The two-story Water Street Parking Deck was constructed in the 1960s and sits on 1.2 acres along Water Street overlooking the Cape Fear River. Though it is nearing functional obsolescence, the parking deck serves as primary public parking for tourists and locals alike. Surrounded by vibrant retail and entertainment businesses, the parking deck is an eyesore.

    City officials long believed that a parking structure alone was not the highest and best use for the high-profile location. They envisioned a future for the site that would spur additional private investment while respecting the historic fabric of the surrounding built environment.  Read more »

  • Working Across Boundaries: The Tryon International Equestrian Center

    Source: http://tryon.coth.com

    Source: http://tryon.coth.com

    I’d like to recommend a recent article in the Palm Beach Post that tells the story of the Tryon International Equestrian Center, located in Polk County, North Carolina. It is framed as a “missed opportunity” for the City of Wellington, Florida. Wellington is already a major player in the equestrian world, but missed the chance to host this new “Disneyland for equestrians” due to “a paralyzing political climate” and a lack of the kind of capacity for collaboration that this project required. On the other hand, it is a story of how working across boundaries is critically important in economic development.

    Read more »

  • The Downtown School

    PromiseSchool may still be out for summer, but the CED blog is taking another look at the role that education plays in community and economic development. As earlier posts on teacher housing developments, downtown community colleges, an, most recently, the repurposing of historic school buildings have examined, education can play a very important role in creating vibrant, thriving communities — places where people can live, work, play and learn.

    In Winston-Salem, one can see those four ingredients all in action at The Downtown School, a public school serving students in kindergarten through eighth grade in the Winston-Salem/Forsyth County Schools (WSFCS) district. Housed in a 1925 building that was formerly part of the City Market in downtown Winston-Salem, the school is an example of what it may look like for a public school to be at the heart of a downtown. Read more »

  • Can you feel it Coming in the Air? Rural Economic Development and Wind Farms

    http://www.newsobserver.com/news/business/g49k6/picture27159454/ALTERNATES/FREE_640/IR-0045_01-2007Money may not literally grow on trees, but a glance at North Carolina’s rural economies reveals that cash crops sprout not just in our long-cultivated cotton and tobacco fields: they now also root in the steep hillsides of northwestern Christmas tree farms and navigate the waters flowing through the mountains and along the coast. The recent unveiling of plans for a large wind farm in northeastern North Carolina point to the air above farmland as the growing medium for the state’s newest cash crop. Just how excited should wind-tousled economic developers and public officials be?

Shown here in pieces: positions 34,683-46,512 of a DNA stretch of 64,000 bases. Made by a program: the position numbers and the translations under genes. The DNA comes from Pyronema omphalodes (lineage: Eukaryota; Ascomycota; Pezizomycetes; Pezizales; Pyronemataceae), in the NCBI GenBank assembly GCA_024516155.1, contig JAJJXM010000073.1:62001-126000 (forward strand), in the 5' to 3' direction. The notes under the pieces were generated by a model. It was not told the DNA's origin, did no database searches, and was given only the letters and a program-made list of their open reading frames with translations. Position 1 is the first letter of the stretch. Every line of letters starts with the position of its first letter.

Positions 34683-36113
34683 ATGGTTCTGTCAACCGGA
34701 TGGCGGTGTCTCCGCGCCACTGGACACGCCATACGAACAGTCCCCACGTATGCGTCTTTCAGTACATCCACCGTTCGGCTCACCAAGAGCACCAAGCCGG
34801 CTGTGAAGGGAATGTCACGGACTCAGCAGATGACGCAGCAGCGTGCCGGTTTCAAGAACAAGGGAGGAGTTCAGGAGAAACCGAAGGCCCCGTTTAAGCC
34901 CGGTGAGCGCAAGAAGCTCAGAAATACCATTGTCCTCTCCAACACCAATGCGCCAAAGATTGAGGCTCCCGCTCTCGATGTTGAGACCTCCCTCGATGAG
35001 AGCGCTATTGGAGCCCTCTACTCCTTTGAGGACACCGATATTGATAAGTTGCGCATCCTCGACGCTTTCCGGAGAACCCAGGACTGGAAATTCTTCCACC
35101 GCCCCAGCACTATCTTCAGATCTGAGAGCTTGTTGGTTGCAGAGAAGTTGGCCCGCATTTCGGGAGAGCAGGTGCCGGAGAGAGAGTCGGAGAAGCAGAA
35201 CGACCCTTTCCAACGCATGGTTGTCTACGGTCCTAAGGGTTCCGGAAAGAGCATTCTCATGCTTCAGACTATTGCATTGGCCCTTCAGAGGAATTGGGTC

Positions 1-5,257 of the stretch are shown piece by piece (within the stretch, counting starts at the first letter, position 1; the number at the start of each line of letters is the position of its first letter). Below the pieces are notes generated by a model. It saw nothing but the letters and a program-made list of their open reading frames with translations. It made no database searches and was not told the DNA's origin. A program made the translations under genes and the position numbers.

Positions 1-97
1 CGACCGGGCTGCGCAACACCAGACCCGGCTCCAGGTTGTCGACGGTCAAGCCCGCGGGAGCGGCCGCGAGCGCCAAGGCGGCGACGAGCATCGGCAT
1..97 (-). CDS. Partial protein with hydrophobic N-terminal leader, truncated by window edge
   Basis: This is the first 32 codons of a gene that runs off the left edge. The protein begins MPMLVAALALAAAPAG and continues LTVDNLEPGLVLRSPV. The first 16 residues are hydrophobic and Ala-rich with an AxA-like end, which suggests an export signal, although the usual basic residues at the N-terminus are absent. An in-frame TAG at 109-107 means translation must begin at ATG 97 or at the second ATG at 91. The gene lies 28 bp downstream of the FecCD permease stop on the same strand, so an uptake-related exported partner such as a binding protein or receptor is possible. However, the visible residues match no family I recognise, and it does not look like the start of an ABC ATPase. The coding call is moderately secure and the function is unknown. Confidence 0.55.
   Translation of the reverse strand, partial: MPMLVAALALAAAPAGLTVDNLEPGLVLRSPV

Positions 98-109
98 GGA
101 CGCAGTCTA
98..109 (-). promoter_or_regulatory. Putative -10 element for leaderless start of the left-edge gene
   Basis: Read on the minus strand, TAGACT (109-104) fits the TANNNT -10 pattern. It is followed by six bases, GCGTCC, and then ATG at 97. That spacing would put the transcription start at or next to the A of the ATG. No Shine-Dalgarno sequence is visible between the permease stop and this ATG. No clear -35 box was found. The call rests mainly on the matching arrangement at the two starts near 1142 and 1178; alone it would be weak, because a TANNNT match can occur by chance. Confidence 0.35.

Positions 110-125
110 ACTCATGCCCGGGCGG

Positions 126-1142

Windfall Revenues

    In mid-July, Amazon, the online retail giant, and Spanish energy company Iberdrola Renewables announced that they would build a 34-square-mile wind farm in Perquimans and Pasquotank counties. The 104 turbines that make up the first phase of the so-called Amazon Wind Farm US East will provide electricity for use by Amazon data centers in Virginia and Ohio beginning in December 2016. When fully built, the wind farm will have 150 turbines.  Read more »

  • What’s the Deal with Certified Sites?

    Local officials and economic developers increasingly seek to have certain industrial sites designated as “certified”. But what does that mean exactly? What does the process of getting an industrial site certified entail? Who does the certification? What difference, if any, does certification make? Read more »

  • What @sog_ced is reading on the web: July 2015

    CED_Icon_for_TwitterThe following are articles and reports on the web that the Community and Economic Development Program at the UNC School of Government shared through social media over the past month. Follow us on twitter or facebook to receive regular updates.

    Items of interest related to CED in North Carolina:

    In-depth report compares the riverfront redevelopment potential in Knoxville, TN and Asheville, NC: http://avlne.ws/1H2lWwx

    Will North Carolina’s Golden Leaf Foundation receive funding once again for its economic development grants and programs? http://bit.ly/1gjr8Xl

    Local news report describes textile industry cluster in Lincoln County, NC and the role of its county economic development corporation: http://bit.ly/1dIVAYX

    News & Observer article on NC Senate budget proposal that could impact Municipal Service Districts: if 15% of registered voters within the district petitioned for a referendum, voters living within the district boundaries would vote on whether to end the special tax and the services it funds: http://bit.ly/1MarXvE

    Federal Reserve System release new list of census tracts, many of which are in North Carolina, where banks receive Community Reinvestment Act (CRA) credit for revitalization: http://1.usa.gov/1HwW9xK

    Rocky Mount, NC Brewmill redevelopment project has its first two tenants: a brewery and a business accelerator: http://bit.ly/1Ka0eLs Read more »

  • Five Dangerous Myths for Small Water Systems

    Small water systems serving 10,000 people or less comprise more than 94% of our nation’s public water systems. They are a large and diverse group, and are managed by a wide variety actors – from local and tribal governments, to mobile home park owners, to homeowners associations, to shopping mall operators and hotel managers. These managers often have many other, very different responsibilities and often face challenges in running the water system. In 2011, 25 percent of the nation’s smallest systems violated health-based standards in part due to their geographic isolation, small staff size, growing infrastructure needs and small customer bases. And as we wrote about earlier this year, small water systems with financial difficulties are more likely to have violations.

    Since 2012, the Environmental Finance Center at UNC and the Environmental Finance Center Network have been working to help educate and build financial and managerial capacity within small water systems. Through our work under the Smart Management for Small Water Systems Project, we’ve noticed 5 dangerous myths in financial planning. These myths can appear wherever water system planning occurs, but seem to be most prevalent among smaller communities that are considering creating a new or significantly expanded water system.

    Read more »